You may laugh at the silly things I've begun to do. I now turn on the shower to warm water; not freezing—I am not the Dalai Lama, after all—but colder than my usual, comfortable temperature.

I don’t change the channel when a song I don’t like comes on the radio; instead, I listen to it patiently until the end.

I now kneel down in the mornings and offer my day to God; this is no small feat—you should hear my knees crack, and I don’t have a carpet in my room.

I try not to interrupt people when they talk; rather, I listen to what they have to say and try not to talk so much about myself or my adventures.

Now, when I return to the yoga studio and feel uncomfortable in any pose, I know that discomfort is making me str?onger. Hold it. Hold it. The concept of holding a pose and finding comfort in that discomfort applies to any situation in life, no matter what you’re going through.

Even in doing the thing I love to do most in life, which is writing, even then, there will be these little “cherry on the cake” moments that I despise, because as my grandmother used to say to me, el Cielo no está en esta Tierra. Heaven is not in this Earth. The frenetic pace of revising, the pressure of having a deadline, the anxiety of waking up and not being inspired at all…for three days in a row! But still, just the mental idea of enduring it, and giving these uncomfortable feelings a sense and a direction, I want to believe, will make the piece you are working on a little bit more interesting, a little bit more alive. Maybe no one will notice it, but you will.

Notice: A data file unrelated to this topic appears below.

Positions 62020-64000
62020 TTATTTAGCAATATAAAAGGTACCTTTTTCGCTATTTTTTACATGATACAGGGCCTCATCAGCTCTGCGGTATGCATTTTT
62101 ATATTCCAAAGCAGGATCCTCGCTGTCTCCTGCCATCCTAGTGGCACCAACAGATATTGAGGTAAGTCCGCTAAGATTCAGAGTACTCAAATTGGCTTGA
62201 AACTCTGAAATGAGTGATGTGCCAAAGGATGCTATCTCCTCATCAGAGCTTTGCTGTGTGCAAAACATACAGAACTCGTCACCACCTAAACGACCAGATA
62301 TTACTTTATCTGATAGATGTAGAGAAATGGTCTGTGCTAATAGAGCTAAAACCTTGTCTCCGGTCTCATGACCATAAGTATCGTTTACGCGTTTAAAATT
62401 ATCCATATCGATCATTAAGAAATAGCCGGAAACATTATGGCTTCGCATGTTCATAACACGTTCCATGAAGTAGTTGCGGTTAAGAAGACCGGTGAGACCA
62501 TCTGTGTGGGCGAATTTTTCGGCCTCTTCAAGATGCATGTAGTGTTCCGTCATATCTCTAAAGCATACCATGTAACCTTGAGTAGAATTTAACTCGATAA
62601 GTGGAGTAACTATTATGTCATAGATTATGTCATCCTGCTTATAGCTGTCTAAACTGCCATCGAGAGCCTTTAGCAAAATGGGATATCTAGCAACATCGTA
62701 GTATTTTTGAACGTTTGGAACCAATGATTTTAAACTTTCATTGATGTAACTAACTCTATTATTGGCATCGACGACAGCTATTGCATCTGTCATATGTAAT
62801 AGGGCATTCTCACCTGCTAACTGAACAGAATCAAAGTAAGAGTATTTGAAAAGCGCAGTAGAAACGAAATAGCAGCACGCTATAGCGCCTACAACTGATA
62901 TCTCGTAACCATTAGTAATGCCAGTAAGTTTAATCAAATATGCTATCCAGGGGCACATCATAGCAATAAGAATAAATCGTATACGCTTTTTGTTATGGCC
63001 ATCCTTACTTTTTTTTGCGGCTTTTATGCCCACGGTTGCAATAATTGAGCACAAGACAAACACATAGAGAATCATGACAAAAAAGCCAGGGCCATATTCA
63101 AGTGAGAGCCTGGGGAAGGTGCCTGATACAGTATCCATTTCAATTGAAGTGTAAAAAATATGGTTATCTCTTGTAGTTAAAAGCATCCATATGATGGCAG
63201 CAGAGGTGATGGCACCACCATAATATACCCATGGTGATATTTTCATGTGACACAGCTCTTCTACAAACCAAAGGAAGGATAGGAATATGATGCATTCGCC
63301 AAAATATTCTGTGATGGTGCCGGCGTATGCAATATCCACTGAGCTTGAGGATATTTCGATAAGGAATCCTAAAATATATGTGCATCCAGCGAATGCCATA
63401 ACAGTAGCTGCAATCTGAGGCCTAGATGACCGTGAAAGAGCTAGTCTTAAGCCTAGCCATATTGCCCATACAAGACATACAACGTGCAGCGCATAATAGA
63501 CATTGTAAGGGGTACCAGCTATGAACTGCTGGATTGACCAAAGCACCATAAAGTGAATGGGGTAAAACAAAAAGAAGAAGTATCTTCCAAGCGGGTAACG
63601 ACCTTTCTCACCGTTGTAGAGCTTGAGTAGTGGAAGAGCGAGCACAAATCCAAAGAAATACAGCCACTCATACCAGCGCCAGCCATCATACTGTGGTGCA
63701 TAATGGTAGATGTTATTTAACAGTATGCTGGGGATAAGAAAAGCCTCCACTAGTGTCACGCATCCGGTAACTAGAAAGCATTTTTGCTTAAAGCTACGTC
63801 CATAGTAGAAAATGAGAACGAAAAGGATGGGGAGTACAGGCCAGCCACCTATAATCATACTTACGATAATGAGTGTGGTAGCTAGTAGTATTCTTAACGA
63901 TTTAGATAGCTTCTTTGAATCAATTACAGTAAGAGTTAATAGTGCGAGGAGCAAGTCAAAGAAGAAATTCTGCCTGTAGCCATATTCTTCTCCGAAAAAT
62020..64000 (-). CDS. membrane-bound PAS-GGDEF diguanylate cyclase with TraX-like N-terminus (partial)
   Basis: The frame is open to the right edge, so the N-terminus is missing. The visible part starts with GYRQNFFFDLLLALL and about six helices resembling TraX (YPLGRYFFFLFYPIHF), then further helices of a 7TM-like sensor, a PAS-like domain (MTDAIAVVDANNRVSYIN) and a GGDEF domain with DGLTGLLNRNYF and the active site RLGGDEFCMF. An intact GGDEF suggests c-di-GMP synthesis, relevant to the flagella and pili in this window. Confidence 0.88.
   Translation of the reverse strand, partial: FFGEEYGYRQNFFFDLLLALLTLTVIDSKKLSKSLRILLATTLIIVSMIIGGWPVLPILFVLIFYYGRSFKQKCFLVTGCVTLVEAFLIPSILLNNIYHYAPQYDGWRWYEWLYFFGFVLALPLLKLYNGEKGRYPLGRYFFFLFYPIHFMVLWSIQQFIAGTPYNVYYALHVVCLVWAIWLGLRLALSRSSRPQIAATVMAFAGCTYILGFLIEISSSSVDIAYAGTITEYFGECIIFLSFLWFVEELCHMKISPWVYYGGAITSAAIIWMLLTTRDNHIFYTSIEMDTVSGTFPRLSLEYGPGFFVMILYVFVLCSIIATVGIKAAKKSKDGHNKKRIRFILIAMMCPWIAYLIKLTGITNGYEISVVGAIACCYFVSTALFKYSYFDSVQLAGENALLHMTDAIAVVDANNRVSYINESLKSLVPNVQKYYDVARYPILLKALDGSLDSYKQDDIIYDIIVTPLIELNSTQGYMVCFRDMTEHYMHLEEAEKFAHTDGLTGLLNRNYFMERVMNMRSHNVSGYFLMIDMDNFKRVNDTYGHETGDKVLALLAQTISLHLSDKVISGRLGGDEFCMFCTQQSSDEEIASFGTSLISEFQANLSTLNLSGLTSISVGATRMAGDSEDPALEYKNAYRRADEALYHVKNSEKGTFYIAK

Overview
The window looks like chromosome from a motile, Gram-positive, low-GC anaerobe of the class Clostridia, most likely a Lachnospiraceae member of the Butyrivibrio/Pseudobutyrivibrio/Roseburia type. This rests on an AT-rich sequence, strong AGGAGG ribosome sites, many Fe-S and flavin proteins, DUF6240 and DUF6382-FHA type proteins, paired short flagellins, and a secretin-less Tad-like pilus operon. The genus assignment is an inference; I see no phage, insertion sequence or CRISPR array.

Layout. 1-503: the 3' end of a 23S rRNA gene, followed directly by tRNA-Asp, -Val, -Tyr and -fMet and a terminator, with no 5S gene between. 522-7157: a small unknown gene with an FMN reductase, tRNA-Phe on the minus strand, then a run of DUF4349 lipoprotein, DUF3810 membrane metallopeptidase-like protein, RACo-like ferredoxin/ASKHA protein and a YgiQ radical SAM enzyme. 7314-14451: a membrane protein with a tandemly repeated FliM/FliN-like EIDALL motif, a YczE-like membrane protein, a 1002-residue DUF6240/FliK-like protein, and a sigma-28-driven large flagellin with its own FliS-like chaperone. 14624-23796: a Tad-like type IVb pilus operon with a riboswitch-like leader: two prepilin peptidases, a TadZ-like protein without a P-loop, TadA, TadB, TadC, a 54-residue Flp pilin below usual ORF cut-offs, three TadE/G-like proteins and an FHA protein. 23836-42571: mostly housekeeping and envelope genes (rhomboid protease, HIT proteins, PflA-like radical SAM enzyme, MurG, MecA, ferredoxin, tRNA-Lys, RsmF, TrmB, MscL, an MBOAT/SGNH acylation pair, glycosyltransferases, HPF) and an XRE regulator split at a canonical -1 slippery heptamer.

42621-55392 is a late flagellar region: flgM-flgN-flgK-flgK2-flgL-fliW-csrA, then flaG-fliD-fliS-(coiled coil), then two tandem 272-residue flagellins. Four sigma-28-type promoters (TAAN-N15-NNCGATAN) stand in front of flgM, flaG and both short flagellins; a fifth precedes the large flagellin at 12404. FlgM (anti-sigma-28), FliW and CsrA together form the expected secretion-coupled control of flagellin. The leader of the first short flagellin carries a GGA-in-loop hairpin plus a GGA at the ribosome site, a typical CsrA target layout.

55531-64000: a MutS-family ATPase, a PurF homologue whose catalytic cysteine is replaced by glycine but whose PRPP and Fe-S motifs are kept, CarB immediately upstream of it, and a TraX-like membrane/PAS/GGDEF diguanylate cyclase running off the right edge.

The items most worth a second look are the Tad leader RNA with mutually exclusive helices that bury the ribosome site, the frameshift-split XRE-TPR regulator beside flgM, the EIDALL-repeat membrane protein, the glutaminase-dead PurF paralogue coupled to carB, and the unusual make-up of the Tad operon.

The beauty of any yoga class is that after 60 or 70 minutes of struggle and discomfort comes the time when all the hardship passes and you finish in a pose called Shavasana. Lying on your back, surrendering yourself to the universe with open arms, exhausted and grateful to be resting in such a relaxed state, you might feel like falling asleep right there on your mat.

Yoga for me has become a great metaphor for life. In light of those uncomfortable or mortifying moments you endure during your day—the child who drives you crazy, the husband who does a selfish thing that vexes you, the boss who doesn’t appreciate your efforts, the fun thing you have to postpone because you were assigned the stupid task of making ten thousand paper snowflakes for your kid's classroom, and the everyday tortures of being a working writer—remember that everything will pass, because no pose and no moment in life is eternal. Soon, you will reach that Shavasana state and you will feel empowered to be a teeny bit stronger than you were yesterday. Why? Because you held the pose. 


Regina Moya is a Mexican writer, born in 1978. She is the author of Memorias de dos Mujeres Mexicanas (2002), Donde Anidan las Palomas (2003), and Turkey Day (2017). She teaches creative writing and illustration courses to migrant children in San Antonio, Texas, where she lives with her husband and three children.